These sequences, as well as the general art style of the game, are depicted in a comic book-styled aesthetic that does help Void Bastards stand out from other first person efforts on the eShop. This also means that every enemy in the game only requires two graphics – one for facing the player, and one for facing away. It’s a novel effect that can be seen in other games like Away: Journey to the Unexpected, though this title makes better usage of the stark coloration in the environments. Though the ships you’ll breach will feature the same room structures interlinked, each type of vessel comes in their own distinct coloration that will further ingrain their specific attributes in your mind… save for the select few that feature darker schemes. At times, it can feel as if you’re ramming into awkward parts of the level geometry in these sorts of scenarios, but they are few in a sea of many other room types.
Additionally, you’ll likely become familiar with the appearances and behaviors of each enemy type, despite their uniform color scheme. Many have brief audio clips, sound effects, and projectile types that act as important tells to their location, with many even featuring their own onomatopoeia that appear when they are in an adjacent room. The game embraces its sci-fi and comic book theming in both visuals and sound design extremely well, though it doesn’t offer as much variety in the sound department. You have a generic enemy encounter theme and some atmospheric music, for the most part, with some ships possessing their own unique elevator theme tracks that play as you venture through.
Impressions and Conclusion
As lovely as Void Bastard’s visuals are, and as ambitious as its “revolutionary” premise promises, the game is ultimately a roguelike where the player gets to pick their poison. You do not have to visit every ship you encounter, but you are always working on a diminishing supply of resources, so plotting out your destination at least a few ships in advance is crucial. Save for the inherent traits of each crew member and the types of ammo for your various tools, your progress is carried over even after death in just about every way, so gathering the materials to buff your weaponry and HP early on is a beneficial strategy for the long run. The game often presents the player with overwhelming odds simply as a means of re-establishing the status quo of limited resources and ammo so that you never feel too comfortable.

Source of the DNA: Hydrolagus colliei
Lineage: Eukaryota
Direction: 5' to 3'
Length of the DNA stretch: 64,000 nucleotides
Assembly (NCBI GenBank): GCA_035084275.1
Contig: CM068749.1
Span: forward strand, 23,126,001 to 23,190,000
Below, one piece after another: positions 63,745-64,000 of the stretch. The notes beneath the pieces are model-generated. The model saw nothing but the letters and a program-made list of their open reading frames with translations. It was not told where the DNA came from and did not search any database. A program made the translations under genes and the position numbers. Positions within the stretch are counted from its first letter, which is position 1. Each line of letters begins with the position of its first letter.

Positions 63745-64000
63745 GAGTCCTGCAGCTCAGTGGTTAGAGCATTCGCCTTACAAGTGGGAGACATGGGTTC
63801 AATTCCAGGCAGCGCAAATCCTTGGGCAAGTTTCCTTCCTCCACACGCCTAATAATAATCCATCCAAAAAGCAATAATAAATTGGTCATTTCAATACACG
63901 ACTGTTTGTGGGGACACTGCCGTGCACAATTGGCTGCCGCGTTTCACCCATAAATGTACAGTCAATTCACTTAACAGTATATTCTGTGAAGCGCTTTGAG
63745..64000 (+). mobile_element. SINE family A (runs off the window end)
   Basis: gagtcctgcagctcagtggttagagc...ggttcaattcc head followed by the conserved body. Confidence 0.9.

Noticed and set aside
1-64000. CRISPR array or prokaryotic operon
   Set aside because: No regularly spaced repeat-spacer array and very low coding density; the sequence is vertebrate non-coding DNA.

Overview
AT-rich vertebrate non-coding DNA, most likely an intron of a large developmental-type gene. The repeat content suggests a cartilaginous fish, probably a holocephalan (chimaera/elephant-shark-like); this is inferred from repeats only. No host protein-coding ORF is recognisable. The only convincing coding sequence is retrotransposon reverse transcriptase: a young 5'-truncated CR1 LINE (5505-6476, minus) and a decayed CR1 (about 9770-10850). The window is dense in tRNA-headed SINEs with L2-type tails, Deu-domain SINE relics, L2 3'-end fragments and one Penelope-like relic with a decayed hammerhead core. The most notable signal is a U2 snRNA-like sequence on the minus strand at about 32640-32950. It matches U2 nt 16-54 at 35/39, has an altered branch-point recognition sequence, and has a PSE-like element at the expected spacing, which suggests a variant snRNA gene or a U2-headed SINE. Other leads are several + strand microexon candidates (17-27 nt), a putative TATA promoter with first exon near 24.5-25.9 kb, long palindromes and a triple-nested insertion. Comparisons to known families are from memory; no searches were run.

Throughout my time with Void Bastards, I experienced very few issues in regards to performance and control, though I did experience repeated instances of drift as I played – mind you, this was with a Pro Controller, not the Joy Con, where this would likely come as no surprise. The most frustrating aspect of the game is the way it punishes rote memorization, by presenting ship hazards like live electrical cables, fires, power outages, and radiation in many scenarios in order to complicate matters. There are an astonishing number of obstacles the game presents, so much so, that it may feel as if each time you become comfortable with handling one mission structure, you’re now woefully unprepared for another. It doesn’t help that even on lower difficulties they are fully capable of annihilating you.
With all that said, the greatest risk that Void Bastards takes is in its environmental design, which threatens to become overly familiar by the end of its 12-15 hour campaign. Whether its paid DLC manages to add a bit more worthwhile variety is anyone’s guess, but the end result here is a fairly predictable first-person roguelike. There’s nothing wrong with that, though, and there is a degree of reliability that comes with a familiar experience. It’s up to the player if they feel that the setting, aesthetic, and gameplay loop is worth investing time and money towards, but for the most part, the game plays it very safe with the dangerous staples of its genre.